After he got a salary increment in April this year, Ravi Madhav, a Mumbai-based media professional who used to move around with his humble automatic scooter, decided to buy a hatchback for his family of four.
Like most others, Madhav scanned the internet and turned to friends and acquaintances for advice before narrowing down his choice to a handful of models. With a budget of Rs 4.5 lakh he could have picked one from the wide variety of best-sellers such as Hyundai i10, Maruti WagonR, Maruti Alto K10, Hyundai Santro or Hyundai Eon.
However, Madhav did the next best thing: he bought the Linea, a five-seater mid-size sedan from the Italian company Fiat. He could also save Rs 1 lakh as it cost much less than his earlier budget. The car was two years old but was as good as new. Although Madhav bought it from an outlet for used cars, he got all the bells and whistles a new car owner would get, such as warranty and insurance.
Madhav is among the large chunk of vehicle buyers who are fuelling the growth of the used-car sector. The strong domestic growth for new vehicle sales during 2008-12, which witnessed a compounded annual growth rate of 14 per cent, led to an increased inventory of used cars, thanks to trade-ins. Several such trade-in cars are refurbished, thoroughly checked and put on sale usually with a warranty by organised players.
Strong bargaining skills can fetch a used refurbished car low mileage at less than half its original sticker price. This is because of increased supply led by reduction in the average period owners hang on to their cars. Till a few years ago, people used to keep their car for about five years on average. This has now come down to about three years.
According to estimates, used-car sales in India at 3.22 million vehicles are 1.2 times the sales in the new-car segment. Last year, according to data by the Society of Indian Automobile Manufacturers, India witnessed sales of 2.68 million units of the new passenger vehicles, including cars, utility vehicles and vans.
Several of the used car buyers, according to dealers, are first time car owners as well as those who wish to have a second car in the family. According to Mahindra First Choice Wheels (MFCW), 80 per cent of its buyers choose a model from the B or C segment, whereas only five per cent choose the A and A+ segment. The balance comprises the D and E segment.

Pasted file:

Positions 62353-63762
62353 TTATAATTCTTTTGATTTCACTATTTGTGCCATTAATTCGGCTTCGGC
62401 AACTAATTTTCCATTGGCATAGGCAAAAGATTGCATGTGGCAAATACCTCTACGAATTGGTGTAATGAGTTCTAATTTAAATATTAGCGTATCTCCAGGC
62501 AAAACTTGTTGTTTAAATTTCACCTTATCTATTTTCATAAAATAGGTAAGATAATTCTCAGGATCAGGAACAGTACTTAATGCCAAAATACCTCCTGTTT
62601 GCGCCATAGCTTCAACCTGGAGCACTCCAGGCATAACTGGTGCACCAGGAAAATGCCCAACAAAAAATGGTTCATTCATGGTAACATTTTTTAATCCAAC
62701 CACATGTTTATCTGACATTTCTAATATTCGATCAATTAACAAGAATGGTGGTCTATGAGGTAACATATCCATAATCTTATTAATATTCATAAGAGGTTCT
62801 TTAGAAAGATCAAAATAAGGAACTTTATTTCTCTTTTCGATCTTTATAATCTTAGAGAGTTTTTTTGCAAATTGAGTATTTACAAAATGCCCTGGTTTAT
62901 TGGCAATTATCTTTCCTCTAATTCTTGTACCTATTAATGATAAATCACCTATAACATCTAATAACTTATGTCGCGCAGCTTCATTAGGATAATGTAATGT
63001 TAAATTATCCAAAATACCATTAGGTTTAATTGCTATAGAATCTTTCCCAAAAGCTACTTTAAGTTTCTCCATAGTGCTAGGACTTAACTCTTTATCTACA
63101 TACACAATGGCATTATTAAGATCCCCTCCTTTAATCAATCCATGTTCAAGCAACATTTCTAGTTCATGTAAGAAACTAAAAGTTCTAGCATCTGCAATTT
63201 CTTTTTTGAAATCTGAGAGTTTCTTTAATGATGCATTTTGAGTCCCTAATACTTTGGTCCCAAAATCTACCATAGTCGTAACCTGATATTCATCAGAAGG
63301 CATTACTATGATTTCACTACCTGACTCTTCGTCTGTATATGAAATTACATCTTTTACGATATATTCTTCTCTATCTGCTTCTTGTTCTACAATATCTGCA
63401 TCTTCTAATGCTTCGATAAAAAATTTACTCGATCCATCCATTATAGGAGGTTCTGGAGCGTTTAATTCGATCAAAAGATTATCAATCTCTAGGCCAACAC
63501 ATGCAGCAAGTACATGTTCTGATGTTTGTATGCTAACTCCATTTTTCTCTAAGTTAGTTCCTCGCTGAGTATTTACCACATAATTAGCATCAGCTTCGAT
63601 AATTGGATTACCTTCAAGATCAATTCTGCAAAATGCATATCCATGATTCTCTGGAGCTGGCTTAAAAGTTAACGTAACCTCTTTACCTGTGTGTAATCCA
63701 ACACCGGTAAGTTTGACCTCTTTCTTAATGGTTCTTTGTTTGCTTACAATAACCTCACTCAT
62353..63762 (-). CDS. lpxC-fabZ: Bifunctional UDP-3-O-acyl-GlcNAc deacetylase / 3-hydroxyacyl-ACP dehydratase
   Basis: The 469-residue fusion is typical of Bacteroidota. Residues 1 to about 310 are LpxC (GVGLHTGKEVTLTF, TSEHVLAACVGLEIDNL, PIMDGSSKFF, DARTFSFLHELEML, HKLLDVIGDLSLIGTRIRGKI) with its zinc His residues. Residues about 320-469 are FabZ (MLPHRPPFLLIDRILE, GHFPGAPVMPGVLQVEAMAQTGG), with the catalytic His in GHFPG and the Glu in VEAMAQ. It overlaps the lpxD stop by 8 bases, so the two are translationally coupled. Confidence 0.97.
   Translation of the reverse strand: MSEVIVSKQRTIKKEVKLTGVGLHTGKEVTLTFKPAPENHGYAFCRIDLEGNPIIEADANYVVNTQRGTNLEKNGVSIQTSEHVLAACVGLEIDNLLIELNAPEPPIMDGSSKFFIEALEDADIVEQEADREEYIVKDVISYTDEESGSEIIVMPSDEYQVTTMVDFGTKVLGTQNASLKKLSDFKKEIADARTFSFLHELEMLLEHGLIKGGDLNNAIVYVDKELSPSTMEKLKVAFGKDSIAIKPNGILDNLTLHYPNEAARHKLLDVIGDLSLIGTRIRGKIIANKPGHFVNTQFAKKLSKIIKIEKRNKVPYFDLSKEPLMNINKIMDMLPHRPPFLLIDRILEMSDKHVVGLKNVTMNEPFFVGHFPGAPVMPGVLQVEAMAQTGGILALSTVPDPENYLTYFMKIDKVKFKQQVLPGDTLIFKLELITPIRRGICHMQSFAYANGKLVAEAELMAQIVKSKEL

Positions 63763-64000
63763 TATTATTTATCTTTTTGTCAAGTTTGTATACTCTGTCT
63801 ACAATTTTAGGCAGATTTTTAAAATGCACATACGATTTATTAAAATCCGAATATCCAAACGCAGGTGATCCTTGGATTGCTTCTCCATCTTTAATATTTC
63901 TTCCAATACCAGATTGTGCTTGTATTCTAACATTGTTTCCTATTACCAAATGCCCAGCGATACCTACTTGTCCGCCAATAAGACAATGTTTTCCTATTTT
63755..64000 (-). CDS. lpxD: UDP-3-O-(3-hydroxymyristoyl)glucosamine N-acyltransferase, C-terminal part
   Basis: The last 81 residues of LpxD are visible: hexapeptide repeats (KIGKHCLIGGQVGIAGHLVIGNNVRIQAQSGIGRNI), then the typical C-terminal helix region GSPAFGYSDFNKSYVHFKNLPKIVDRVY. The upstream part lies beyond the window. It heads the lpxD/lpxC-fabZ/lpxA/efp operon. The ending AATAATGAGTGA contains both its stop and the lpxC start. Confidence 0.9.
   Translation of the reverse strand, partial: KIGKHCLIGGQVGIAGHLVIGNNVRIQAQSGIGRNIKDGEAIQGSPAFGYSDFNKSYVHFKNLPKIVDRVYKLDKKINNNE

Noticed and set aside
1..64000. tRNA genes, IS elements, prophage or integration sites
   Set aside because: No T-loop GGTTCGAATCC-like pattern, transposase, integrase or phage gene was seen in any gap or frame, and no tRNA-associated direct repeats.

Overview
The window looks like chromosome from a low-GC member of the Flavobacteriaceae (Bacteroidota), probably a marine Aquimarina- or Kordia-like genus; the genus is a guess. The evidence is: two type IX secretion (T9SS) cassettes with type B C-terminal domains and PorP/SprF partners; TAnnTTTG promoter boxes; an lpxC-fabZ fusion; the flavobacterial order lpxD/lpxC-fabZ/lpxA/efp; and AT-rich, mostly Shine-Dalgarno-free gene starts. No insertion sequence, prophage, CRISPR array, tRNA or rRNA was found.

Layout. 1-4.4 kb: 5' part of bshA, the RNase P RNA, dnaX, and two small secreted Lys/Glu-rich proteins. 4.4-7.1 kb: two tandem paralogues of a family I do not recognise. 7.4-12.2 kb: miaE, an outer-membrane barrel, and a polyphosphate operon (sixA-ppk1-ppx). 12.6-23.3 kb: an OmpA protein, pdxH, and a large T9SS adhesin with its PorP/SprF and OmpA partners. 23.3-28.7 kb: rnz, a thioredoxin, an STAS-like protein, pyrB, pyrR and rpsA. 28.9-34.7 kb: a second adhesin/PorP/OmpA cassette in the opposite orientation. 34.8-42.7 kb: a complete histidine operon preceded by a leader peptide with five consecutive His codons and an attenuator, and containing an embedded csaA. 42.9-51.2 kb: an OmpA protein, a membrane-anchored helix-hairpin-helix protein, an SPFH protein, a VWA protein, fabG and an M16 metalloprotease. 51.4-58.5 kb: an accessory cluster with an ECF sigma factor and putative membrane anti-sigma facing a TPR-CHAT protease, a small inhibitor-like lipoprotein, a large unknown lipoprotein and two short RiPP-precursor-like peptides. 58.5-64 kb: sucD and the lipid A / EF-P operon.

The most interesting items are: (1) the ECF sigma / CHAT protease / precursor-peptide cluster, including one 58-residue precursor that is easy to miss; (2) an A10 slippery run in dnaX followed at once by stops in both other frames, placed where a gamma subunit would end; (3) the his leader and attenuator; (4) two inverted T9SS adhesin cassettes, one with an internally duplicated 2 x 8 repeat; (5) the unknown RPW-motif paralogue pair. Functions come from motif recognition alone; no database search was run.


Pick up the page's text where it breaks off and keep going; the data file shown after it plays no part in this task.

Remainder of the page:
The used car industry is a mirror reflection of the new car market. Maruti Suzuki dominates the used car demand with consumers rushing for proven Maruti Suzuki models such as Wagon R, Swift and Alto and Hyundai models like Santro, i10, i20.
Rajeev Dubey, president (Group HR, corporate services and after-market) at Mahindra & Mahindra, said: “For a used car buyer, the quality of the car and the price of the car are the two main things. A second-hand car buyer is not a second class buyer. For him, it could be his first car. The market for used cars in India is huge.”
A large part of the used car market is unorganised, led by deals within friendship circles, within families or by roadside dealers. At present, only 18 per cent of the market is controlled by the organised sector. It was 11 per cent five years ago.
The entry of new players is expected to increase the share of organised market. For instance, former managing director of Maruti Suzuki, Jagdish Khattar, who had floated Carnation Auto, a multi-brand used car brand, is all set to open 200 showrooms by 2015-16.
“There is a huge growth in the used cars industry in the last few years, compared to the new cars segment. With the entry of more organised players in the segment it will further increase and we are set to tap this potential,” said Khattar.
Mahindra First Choice Wheels, the largest multi-brand used car company, for instance, is adding 100 outlets per year to tap into the growing demand. From 350 outlets by March next year the company will increase the count to 1,200 outlets across the country by 2019. From a targeted 65,000 units sales this year it is targeting more than 100,000 units sales by 2015 with 500 outlets.
The underlying potential of the used car industry has attracted financial investors as well. Private equity and venture capital fund companies such as Gaja Capital, Premji Invests, IFCI Ventures and Phi Advisors have made investments in MFCW and Carnation Auto.
MFCW, which is depending on Mahindra & Mahindra for finance, is contemplating an initial public offering. This is also to provide an exit to the five-year-old PE investor Phi Advisor, which has picked up a 10 per cent stake in the company in 2008 for Rs 80 crore.
MARKET FOR OLD HORSES
- WHAT MATTERS: Quality & price of the used car
- WHO THE BUYERS ARE: First-time buyers, those who want a second car in the family
- WHERE THEY BUY FROM: Mostly from friends, relatives or roadside dealers. Only 18 per cent market share with organised players currently
- MARKET SIZE: Used-car sales in India at 3.22 million vehicles or 1.2 times new-car sales
- WHAT THEY BUY: 80% choose a model from the B or C segment